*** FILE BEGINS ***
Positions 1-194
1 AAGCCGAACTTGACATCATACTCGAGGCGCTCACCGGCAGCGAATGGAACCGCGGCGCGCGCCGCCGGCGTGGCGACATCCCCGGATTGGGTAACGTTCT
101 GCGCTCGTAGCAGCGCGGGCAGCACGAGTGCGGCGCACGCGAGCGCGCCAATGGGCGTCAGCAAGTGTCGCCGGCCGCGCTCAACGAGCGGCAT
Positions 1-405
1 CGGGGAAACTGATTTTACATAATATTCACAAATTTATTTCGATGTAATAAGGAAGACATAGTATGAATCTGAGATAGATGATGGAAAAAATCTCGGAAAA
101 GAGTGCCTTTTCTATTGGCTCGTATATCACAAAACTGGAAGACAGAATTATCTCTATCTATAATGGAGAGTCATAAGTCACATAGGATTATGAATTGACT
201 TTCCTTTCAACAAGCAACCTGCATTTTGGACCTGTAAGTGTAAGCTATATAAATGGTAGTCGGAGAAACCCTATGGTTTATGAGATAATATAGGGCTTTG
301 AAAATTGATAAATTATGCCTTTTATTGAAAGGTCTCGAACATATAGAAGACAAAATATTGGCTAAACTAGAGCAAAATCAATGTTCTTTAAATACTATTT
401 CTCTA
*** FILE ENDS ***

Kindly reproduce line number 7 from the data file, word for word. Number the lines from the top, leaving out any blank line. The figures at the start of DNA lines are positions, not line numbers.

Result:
201 TTCCTTTCAACAAGCAACCTGCATTTTGGACCTGTAAGTGTAAGCTATATAAATGGTAGTCGGAGAAACCCTATGGTTTATGAGATAATATAGGGCTTTG